About Me

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I teach abroad and continue to pursue the life I was given as if it was my last. Many people think it is. In my spare time, I enjoy lapping up ice cream, reading spy novels, and euthanizing manta rays.

Friday, November 25, 2011

Thanksgiving Day

(Sorry I have no photos on this post. I forgot to bring my camera)

I had to give a final on Thanksgiving. Not that anyone here knew that it was Thanksgiving, but still...a little weird. It was pouring down African rain too. It was the kind of rain a Sunkist Soda ad might start with before a couple of bikini-clad teens go jumping off a tire swing into a lake. Good vibrations...

I was well aware our exam's 8 a.m. start time meant I needed to get on things by 7:30. I had to confirm my boss had all the test booklets and question sheets copied. No and yes to those inquiries. The test booklets were locked in the dean's office, which was of course locked until 7:58, when he casually entered the Faculty of Arts Building parking lot in his Toyota Corona. Mmm...Corona. Four lecturers surrounded him immediately. Our exam room was locked, too, so I ran over to the main building to tell the custodian to open the door. The students were all shivering and wet by the time we got them into the Music Room. Yes, our final was in the Music Room. Funnily enough, it had no piano or any other semblance of musical ambiance whatsoever. In fact, the acoustics were terrible. It was a lot like an airport hangar with a hundred wooden desks in place of an Airbus jet. And students. And me.

Somehow we got all the exams passed out and started by 8:03. The three hour test endured two thunderstorms, three power outages, and an officious university representative checking exam cards (these denote whether a student has paid tuition for the semester or not). My job was to answer questions, update the time, and pace feverishly until it was time to collect the tests. (Note to self: only one cup of coffee before idly sitting for three-hour stretches.)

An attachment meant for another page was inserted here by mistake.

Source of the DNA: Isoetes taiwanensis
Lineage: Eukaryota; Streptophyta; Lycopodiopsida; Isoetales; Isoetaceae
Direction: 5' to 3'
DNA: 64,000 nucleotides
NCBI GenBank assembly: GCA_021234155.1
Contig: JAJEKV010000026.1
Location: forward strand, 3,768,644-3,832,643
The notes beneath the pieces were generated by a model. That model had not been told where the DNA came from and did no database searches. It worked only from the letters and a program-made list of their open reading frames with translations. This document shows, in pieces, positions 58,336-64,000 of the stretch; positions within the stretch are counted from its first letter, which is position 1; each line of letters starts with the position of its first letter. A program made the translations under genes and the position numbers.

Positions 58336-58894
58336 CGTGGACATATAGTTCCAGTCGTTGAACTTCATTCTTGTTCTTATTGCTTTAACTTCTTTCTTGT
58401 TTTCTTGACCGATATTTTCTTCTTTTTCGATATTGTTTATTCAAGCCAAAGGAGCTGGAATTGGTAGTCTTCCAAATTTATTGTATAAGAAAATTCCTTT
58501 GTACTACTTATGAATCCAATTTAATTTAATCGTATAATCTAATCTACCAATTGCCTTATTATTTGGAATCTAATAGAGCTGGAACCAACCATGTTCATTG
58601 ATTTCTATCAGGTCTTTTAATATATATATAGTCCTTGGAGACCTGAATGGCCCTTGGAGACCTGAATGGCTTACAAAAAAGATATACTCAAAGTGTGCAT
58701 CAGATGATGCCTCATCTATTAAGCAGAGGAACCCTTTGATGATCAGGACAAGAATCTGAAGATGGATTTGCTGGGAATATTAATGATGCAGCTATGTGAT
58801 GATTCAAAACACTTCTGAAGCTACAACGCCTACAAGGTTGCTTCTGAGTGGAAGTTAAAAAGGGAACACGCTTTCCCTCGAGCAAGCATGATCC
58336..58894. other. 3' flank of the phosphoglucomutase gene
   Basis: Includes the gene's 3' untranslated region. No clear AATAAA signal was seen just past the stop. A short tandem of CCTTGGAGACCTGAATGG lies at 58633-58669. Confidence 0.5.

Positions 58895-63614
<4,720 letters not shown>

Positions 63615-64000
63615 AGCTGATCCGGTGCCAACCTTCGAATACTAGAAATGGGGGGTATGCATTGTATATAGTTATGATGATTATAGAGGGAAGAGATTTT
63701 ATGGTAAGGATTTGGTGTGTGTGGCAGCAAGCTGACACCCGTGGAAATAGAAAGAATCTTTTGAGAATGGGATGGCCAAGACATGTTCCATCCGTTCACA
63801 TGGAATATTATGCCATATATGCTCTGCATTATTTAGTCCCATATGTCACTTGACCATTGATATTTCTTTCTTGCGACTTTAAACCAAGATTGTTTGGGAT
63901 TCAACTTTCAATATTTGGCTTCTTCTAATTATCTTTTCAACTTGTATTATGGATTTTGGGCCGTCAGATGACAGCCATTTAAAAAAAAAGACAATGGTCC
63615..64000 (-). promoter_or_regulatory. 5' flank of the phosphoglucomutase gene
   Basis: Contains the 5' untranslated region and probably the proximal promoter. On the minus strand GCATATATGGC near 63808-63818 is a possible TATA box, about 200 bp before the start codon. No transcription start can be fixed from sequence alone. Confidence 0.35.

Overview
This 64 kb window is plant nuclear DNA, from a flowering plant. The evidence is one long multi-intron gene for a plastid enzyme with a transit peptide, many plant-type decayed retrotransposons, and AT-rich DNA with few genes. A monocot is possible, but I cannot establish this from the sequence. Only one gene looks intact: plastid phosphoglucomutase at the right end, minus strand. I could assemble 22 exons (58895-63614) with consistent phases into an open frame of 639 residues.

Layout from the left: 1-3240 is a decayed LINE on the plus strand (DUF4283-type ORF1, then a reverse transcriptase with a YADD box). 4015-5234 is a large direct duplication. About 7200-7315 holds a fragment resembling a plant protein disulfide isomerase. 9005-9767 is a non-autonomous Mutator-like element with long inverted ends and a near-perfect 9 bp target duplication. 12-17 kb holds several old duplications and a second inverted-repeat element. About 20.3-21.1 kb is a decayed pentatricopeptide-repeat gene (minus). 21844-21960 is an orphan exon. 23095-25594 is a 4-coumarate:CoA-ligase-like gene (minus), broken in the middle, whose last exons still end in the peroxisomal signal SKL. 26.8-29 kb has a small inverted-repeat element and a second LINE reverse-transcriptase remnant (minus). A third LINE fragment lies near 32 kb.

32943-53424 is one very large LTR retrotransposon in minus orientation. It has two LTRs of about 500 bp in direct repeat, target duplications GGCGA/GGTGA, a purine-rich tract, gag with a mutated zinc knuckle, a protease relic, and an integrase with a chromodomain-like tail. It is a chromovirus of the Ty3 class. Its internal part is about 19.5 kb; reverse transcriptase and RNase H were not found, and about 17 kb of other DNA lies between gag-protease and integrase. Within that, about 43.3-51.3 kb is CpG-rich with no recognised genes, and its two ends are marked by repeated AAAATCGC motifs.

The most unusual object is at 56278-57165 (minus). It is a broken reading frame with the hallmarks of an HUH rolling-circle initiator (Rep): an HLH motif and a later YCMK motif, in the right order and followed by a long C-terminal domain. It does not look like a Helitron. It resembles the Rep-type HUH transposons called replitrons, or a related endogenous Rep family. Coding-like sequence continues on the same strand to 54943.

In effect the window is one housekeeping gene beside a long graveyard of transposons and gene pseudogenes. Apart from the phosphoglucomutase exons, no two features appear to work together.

After collecting the exams, I signed out for them in the department offices, went back home, and began grading them furiously, hoping to get through ten fifteen essays before early afternoon (all in all, there will be 198 to grade before my semester is complete).

At three forty-five, I left campus and drove across Kampala to my contact at the embassy's house for Thanksgiving dinner. She and husband live in quiet, gated home on the outskirts of the capital, replete with security, tiled floors, and a flat screen TV showing American sports. I was pretty much in heaven.

We sat down to eat almost immediately, graciously escorted by our two hosts to seats surrounded by a wonderful spread of food. It was pretty much like any thanksgiving dinner I had sat down to in the U.S., which, when I consider most of my meals in Uganda, is pretty remarkable. How does one find stuffing in Kampala? How about cranberry sauce? Pumpkin pie? Real whip cream??
The answers lie somewhere between clout and creativity. A lot of embassy staff order food online that is shipped directly from warehouse to Kampala. Thus, they have ingredients necessary to cook like a king for pigs like me.


Our table consisted of six marines, two wives, two children, one American contractor, me, and two dogs. Everything was amazing. Turkey, mashed potatoes, green beans, bread rolls, gravy, apple pie, pumpkin pie, real whip cream, a Reese's Pieces crusted thing. Fricking delicioso!

After another rainstorm, a brief cigar break for the marines (I later learned they were all outside smoking stogies in a covered gazebo, although I guessed they were busy doing timed chin ups in the rain, a la "G.I. Jane").

The first game of the day started at approximately 8:30 pm in Uganda. An eleven hour difference from home. Despite the creepy AFN commercials full of military warnings, updates, and melodramatic security re-enactments, watching a live football telecast on Thanksgiving night was pretty much the same experience. Lots of dudes cracking jokes, yelling at the TV, getting up for bathroom breaks, raiding the fridge....good times.

Now it's on to the home stretch, where I'll lock myself in my office (as I am now) and focus on red pens and grammar till the pain is over.

1 comment:

  1. I Love reading your blog$! Your journey has been amazing. God Bless you & I look forward to the next chapter of your life journey...